Labels:

Kala azar (sand fly bites) kills 11 people in Jonglei, S. Sudan

Kala Azar Disease Kills 11 in Jonglei
Report by Sudan Radio Service, 21 December 2009:
(Bor) – Eleven people have died from Kala azar disease while more than 37 others have been admitted to Fangak county dispensary in Jonglei state.

Kala azar is a fatal parasitic disease that affects the internal organs. It is transmitted by sand-fly bites.

Our correspondent in Bor, Sirocco Mayom sent this report.

[Sirocco Mayom]: “At least 37 people were admitted to Fangak clinic as a result of Kala azar. The commissioner of the county told reporters yesterday that the situation is critical in the areas of Akobo, Ayod, Fangak and Pigii. Eleven people have died as a result of the disease. He urged the Government of Southern Sudan and the government of the state to provide more drugs for the disease. He said that the government of southern Sudan was to provide three boxes of drugs but this is not enough for the patients because there are many patients that may still be infected.”

Sirocco Mayom was reporting for SRS from Bor.
- - -

Sandfly bite from Egyptian Sandfly

Sandfly bite - Wikipedia

Labels:

Sudan Radio Service's producer visited Malakal market, Upper Nile, southern Sudan

Mixed Messages From Malakal On Security
Report by SRS - Sudan Radio Service, 21 December 2009:
(Malakal) – In Malakal, Upper Nile state, residents have mixed views about the security situation, some saying that the situation is calm, while others are living in fear.

Our producer, Hussein Halfawi, visited Malakal market on Thursday and spoke to residents. He sent this report.

[Halfawi]: “Malakal, in Upper Nile state appears to be enjoying a special and unique festive atmosphere, despite the insecurity and bloody tribal clashes that the area had experienced during the past four years. The city is calm and the security is pretty normal, as you can hear in the background, people are busy in the market, restaurants and shops are working normally, and you can hear different types of music playing in the shops. Life is so normal here so far, people here greet each other everywhere as if they are one family, despite the political conflicts, the lack of development and the tribal clashes that erupt from time to time which could badly affect this beautiful city. Let us now hear how the people feel here in the market.”

[Female 1]: “Really the security situation is very difficult in the area, we are close to Christmas now and everyone is scared that a problem can suddenly occur and they will start running. Women here are ready and willing to celebrate Christmas in peace and stability, but still there is fear inside them because the security situation is bad due to the increase in the tribal clashes. We don’t know what the solution will be. The state government itself is the one contributing to the deterioration of security."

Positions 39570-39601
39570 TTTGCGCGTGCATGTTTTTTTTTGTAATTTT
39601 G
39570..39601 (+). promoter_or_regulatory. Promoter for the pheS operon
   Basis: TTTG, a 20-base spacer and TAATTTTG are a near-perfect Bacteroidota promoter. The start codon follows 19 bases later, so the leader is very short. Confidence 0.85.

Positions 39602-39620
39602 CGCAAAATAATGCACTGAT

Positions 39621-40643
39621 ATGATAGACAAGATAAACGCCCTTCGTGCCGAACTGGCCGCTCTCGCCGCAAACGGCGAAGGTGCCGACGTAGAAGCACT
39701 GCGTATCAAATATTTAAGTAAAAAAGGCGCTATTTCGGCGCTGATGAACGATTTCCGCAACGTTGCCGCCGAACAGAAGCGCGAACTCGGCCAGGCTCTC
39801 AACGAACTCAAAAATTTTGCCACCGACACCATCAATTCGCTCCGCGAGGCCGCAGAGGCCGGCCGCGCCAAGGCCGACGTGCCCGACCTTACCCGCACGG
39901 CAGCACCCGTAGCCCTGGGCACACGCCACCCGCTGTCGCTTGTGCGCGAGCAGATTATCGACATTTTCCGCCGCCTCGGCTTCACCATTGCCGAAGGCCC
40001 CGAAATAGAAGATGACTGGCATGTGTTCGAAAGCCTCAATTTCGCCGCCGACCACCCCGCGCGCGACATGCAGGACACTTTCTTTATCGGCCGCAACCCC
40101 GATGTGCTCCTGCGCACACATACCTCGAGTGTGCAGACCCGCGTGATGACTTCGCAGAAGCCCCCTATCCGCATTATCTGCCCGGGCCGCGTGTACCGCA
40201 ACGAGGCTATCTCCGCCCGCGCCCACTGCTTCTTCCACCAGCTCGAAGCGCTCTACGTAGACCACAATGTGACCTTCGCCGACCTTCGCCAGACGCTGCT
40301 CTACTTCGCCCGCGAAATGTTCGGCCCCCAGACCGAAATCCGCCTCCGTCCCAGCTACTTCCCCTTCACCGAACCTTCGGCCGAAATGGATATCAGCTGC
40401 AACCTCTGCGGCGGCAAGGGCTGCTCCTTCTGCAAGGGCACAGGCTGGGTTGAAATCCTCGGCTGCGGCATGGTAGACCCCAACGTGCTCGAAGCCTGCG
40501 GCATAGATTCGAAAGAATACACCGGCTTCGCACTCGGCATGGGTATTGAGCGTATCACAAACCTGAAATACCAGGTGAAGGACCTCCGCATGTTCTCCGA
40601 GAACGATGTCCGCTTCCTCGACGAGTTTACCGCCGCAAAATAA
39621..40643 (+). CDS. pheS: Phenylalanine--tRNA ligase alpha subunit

[Male 1]: “While I’m talking to you now, I feel scared. If I hear a car tire burst I will just run without asking what has happened. This is the situation, everyone is careful. Here in the market, we are the most scared people, now I have learnt how to shut down my shop in less than a minute and run.”

However some people think that the security situation will be calm, following the appointment of the new governor.

[Male 2]: “Actually currently there are a lot of changes in Malakal, unlike before. As far as security is concerned, we are actually stable, the way I see the security level for the time being, it seems to me the security is improving and we are expecting more improvement."

[Male 3]: “Generally, there is no fear, people are just scared for nothing, there is nothing happening inside the state. When they changed the governor, people thought there would be chaos and that the new governor will face difficulties, but we thank God there is no problem and it went peacefully."

Those were the views of Malakal residents on the security situation in the area.

Early this month, there was tension in the state when the former governor, Galuak Deng Garang, refused to hand over his position to the newly-appointed governor, William Othwonh.
- - -

Further news from Sudan Radio Service 21-Dec-2009

Labels: , ,

UN chief: Civil society and rebel groups agree to resume talks in Doha Qatar 18 Jan followed by talks between Government and rebel groups 24 Jan 2010

Quote of the Day
"It will be the Sudanese people who solve Sudan’s problems. But working together, the United Nations and the African Union can provide them with critical assistance on their difficult journey towards lasting peace and prosperity." -UN Secretary-General Ban Ki Moon, 21 December 2009.
Source: Report on UN Secretary-General's remarks to the Security Council’s briefing by the African Union High-level Panel on the Sudan, in New York today, 21 December 2009.
From:  UN Department of Public Information, News and Media Division, New York.  Copy in full: